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Checklist of Amphibian Species and Identification Guide

Northwestern Salamander, Ambystoma gracile

Northwestern Salamander

Northwestern Salamanders are dark brown, gray, or black above and a lighter brown below. Like many other Mole Salamanders (Ambystomatidae) they can be fairly large, reaching maximum sizes of up to 8.5 inches. A rounded glandular ridge forms along the upper edge on the tail. They have large, conspicuous parotoid glands immediately behind the eyes. In the northwestern part of their range some individuals have small, light yellow to cream colored flecks on their upper side. This, along with some other differences, has been used to designate separate subspecies, with A. g. decorticatum possessing spots and A. g. gracile lacking them. However, these geographic differences have not been been found to be sufficiently consistent to warrant subspecies designations. The Northwestern Salamander breeds in permanent or semi-permanent waters, from small ponds to lakes and sometimes in the quiet pools of slow moving streams. Breeding takes place between January and August with the exact timing depending on elevation and latitude (the higher up or more to the north the later they breed). The aquatic larvae take at least a year to develop and over two years in high altitude sites. Neoteny, where larvae do not transform (metamorphose) but nevertheless become sexually mature, frequently occurs in high altitude populations. Such individuals can reach lengths of 10 inches or more. Populations of the Northwestern Salamander can be found as high as 10,000 ft. in the Cascade Mountains.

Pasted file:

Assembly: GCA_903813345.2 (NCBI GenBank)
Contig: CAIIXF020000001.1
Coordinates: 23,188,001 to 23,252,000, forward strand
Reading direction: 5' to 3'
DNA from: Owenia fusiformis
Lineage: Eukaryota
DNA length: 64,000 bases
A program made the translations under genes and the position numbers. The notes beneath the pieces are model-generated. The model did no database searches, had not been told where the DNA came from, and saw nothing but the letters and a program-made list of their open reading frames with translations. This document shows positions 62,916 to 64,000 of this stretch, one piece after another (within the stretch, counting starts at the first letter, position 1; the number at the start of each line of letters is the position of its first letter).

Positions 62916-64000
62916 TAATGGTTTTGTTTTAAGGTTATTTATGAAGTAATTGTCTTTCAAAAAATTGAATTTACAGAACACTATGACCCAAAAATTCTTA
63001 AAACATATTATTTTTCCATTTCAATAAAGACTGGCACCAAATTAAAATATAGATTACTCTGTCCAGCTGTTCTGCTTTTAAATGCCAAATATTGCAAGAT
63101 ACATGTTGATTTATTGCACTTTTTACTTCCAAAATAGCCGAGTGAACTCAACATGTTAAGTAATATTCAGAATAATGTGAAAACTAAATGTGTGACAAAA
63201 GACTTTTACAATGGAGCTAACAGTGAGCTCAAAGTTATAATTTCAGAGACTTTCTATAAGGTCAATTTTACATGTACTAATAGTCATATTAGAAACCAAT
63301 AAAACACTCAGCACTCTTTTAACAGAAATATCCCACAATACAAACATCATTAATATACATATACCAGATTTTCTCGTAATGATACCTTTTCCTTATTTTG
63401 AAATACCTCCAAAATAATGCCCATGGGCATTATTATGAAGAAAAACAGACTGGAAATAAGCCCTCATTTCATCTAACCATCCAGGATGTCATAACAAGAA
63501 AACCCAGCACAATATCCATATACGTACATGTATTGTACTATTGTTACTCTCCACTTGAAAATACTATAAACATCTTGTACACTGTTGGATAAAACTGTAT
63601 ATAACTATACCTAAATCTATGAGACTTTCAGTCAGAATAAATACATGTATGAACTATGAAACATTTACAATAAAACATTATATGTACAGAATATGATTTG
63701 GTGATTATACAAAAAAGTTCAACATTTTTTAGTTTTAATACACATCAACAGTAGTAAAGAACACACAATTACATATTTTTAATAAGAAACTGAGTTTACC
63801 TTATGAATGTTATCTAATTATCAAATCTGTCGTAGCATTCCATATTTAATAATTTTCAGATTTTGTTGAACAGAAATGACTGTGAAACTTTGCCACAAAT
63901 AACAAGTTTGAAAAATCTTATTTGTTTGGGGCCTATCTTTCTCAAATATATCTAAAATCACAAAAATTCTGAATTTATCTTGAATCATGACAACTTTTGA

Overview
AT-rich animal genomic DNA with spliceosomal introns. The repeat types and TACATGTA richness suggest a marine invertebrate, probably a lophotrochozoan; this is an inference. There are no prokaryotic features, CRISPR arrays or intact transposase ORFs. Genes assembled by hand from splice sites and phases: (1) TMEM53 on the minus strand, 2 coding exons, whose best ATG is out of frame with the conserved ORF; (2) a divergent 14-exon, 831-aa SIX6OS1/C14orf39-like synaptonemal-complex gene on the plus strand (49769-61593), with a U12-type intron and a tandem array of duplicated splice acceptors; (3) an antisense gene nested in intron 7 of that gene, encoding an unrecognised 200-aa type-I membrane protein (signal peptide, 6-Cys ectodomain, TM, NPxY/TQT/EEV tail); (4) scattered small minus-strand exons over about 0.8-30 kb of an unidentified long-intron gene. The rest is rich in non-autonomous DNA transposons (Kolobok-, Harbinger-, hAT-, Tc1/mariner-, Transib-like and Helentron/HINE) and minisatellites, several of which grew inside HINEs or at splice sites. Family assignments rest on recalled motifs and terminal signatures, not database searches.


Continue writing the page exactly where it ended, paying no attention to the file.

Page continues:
Northwestern Salamander Range

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